Wardoff allows you to make contact without banging or jarring.
Without wardoff, contact is external.

Qualities of wardoff:
  1. keeps the distance
  2. ‘feeler’
  3. soft meeting
  4. springy
  5. ‘hug tree’ qigong posture
  6. exists within every taijiquan posture to some extent

The use of wardoff will feel imperceptible to the attacker, with the defender skilfully moving into another jing immediately.
There is no one-two rhythm. The moment must flow.


Tai chi exercise

Some styles of tai chi have deep stances and movements that may put strain on the body.
You must find a class that offers a way of moving that feels comfortable for you.

If you have knee or back problems, look for a class that uses higher, smaller stances.


No control

Letting your repressed feelings rise to the surface is not necessarily such a good thing.
You become more intimate with traits that belong in the recesses of your personality, rather than the forefront.

Once you let anger, aggression and violence out of your subconscious you will never be able to put them away again.
They always existed in you, and once you have indulged them they will be harder to ignore.

Violence is seductive. The ability to inflict pain excites people. They feel strong. Empowered.



I wake, get dressed and clean, then I train. It is damp and cool outside. The darkness of early morning is soothing and calm. Few human noises intrude. After 2 hours or so, I rest. I let the floor support my body and I drift. The floor is relaxing and my body is grateful.

Afterwards, I eat a small meal of fresh fruit and drink more water.

The pile of books I am reading offers another opportunity to slow down and be present. I do not read quickly or ambitiously. But slowly. Savouring the words and contemplating the meaning. My mind is increasingly calm.

I shave off my hair, shave and shower. Dress in clean clothes.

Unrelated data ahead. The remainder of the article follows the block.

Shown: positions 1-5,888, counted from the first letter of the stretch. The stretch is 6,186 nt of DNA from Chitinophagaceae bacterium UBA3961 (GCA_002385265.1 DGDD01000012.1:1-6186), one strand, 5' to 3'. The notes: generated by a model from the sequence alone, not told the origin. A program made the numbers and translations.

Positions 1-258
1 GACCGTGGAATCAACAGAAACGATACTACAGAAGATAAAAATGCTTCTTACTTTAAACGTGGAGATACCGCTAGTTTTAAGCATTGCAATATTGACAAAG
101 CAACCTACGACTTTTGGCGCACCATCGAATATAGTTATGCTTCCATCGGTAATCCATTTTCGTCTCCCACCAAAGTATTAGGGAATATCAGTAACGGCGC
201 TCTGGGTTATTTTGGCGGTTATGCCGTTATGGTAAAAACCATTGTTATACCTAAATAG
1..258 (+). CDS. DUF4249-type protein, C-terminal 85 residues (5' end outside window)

The washing-up takes quite a while to work through. I clean the kitchen counters and the floor. There is a sense of quietude and order that arises from simple work. Chaos is replaced by clarity.

Soon, I will walk, work and train some more. But for now, I enjoy the company of my wife and the ease that comes from having trained and rested.

This is how I begin my day.


Getting rest

Good sleep, healthy food, exercise and fresh air are essential for rest.
Tai chi helps you to be calm and to appreciate the value of relaxation.

Allow yourself to slow down and become still inside; let tranquillity replace agitation.



Does your week actually end?
Or do you spend all seven days in relentless activity?

If you spend at least one day per week doing nothing in particular, you will feel refreshed and relaxed.
A day of rest is important.
When you spend your weekend doing very little, you return to work on Monday feeling alive.

Last Friday feels far away.



Your tai chi is only as good as you make it.

People are not always happy with the reality of their situation.
We teach the material, we revise it with you, we offer you practice partners and we pressure test your understanding.
But only you can do the work.

This is not what most people want to hear.
Internal tai chi skills cannot be purchased. You must use your mind and your body. And you must practice.


What is stress?

Stress is a condition of anxiety caused by the inability to cope with a situation.
A person feels to be under pressure and they become upset.
They are often encouraged to see themselves as being a failure when the pressure becomes too much.

Modern living is directed to a large extent by business and money.
Companies regard everything as a commodity to be exploited and often apply this same attitude towards people.


Under pressure

In our tai chi we regard partner work as stress management.
You are faced with situations that test your ability to remain loose and relaxed at all times.
The training develops a growing awareness of your own body, mind and emotions.
Composure is paramount.
Simple activities encourage the student to become lost in the event rather than planning and worrying.

Tai chi requires the student to respond calmly to the demands of the moment, to be sensitive to the relationship they have with the world around them.


Common solutions

The usual antidote to stress is relaxation.
Some people take up exercise, go on holiday, take prescription drugs, overeat or drink alcohol.